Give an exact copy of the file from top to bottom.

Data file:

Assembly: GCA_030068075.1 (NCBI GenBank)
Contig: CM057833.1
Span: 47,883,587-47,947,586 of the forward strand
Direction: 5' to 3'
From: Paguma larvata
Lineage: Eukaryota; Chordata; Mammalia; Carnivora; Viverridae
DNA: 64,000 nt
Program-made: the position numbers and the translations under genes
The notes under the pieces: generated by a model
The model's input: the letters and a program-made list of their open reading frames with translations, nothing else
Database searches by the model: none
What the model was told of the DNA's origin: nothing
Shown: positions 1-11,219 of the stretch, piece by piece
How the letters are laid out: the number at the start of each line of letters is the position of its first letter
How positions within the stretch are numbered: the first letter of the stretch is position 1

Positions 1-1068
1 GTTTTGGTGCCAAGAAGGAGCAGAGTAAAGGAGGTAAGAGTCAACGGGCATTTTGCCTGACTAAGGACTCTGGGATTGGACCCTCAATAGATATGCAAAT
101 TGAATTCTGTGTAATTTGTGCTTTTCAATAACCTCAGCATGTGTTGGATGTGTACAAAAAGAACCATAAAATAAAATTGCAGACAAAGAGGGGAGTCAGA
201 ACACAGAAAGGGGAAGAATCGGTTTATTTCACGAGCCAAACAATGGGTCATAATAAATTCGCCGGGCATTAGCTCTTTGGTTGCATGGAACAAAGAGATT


Assembly: GCA_030068075.1 (NCBI GenBank)
Contig: CM057833.1
Span: 47,883,587-47,947,586 of the forward strand
Direction: 5' to 3'
From: Paguma larvata
Lineage: Eukaryota; Chordata; Mammalia; Carnivora; Viverridae
DNA: 64,000 nt
Program-made: the position numbers and the translations under genes
The notes under the pieces: generated by a model
The model's input: the letters and a program-made list of their open reading frames with translations, nothing else
Database searches by the model: none
What the model was told of the DNA's origin: nothing
Shown: positions 1-11,219 of the stretch, piece by piece
How the letters are laid out: the number at the start of each line of letters is the position of its first letter
How positions within the stretch are numbered: the first letter of the stretch is position 1

Positions 1-1068
1 GTTTTGGTGCCAAGAAGGAGCAGAGTAAAGGAGGTAAGAGTCAACGGGCATTTTGCCTGACTAAGGACTCTGGGATTGGACCCTCAATAGATATGCAAAT
101 TGAATTCTGTGTAATTTGTGCTTTTCAATAACCTCAGCATGTGTTGGATGTGTACAAAAAGAACCATAAAATAAAATTGCAGACAAAGAGGGGAGTCAGA
201 ACACAGAAAGGGGAAGAATCGGTTTATTTCACGAGCCAAACAATGGGTCATAATAAATTCGCCGGGCATTAGCTCTTTGGTTGCATGGAACAAAGAGATT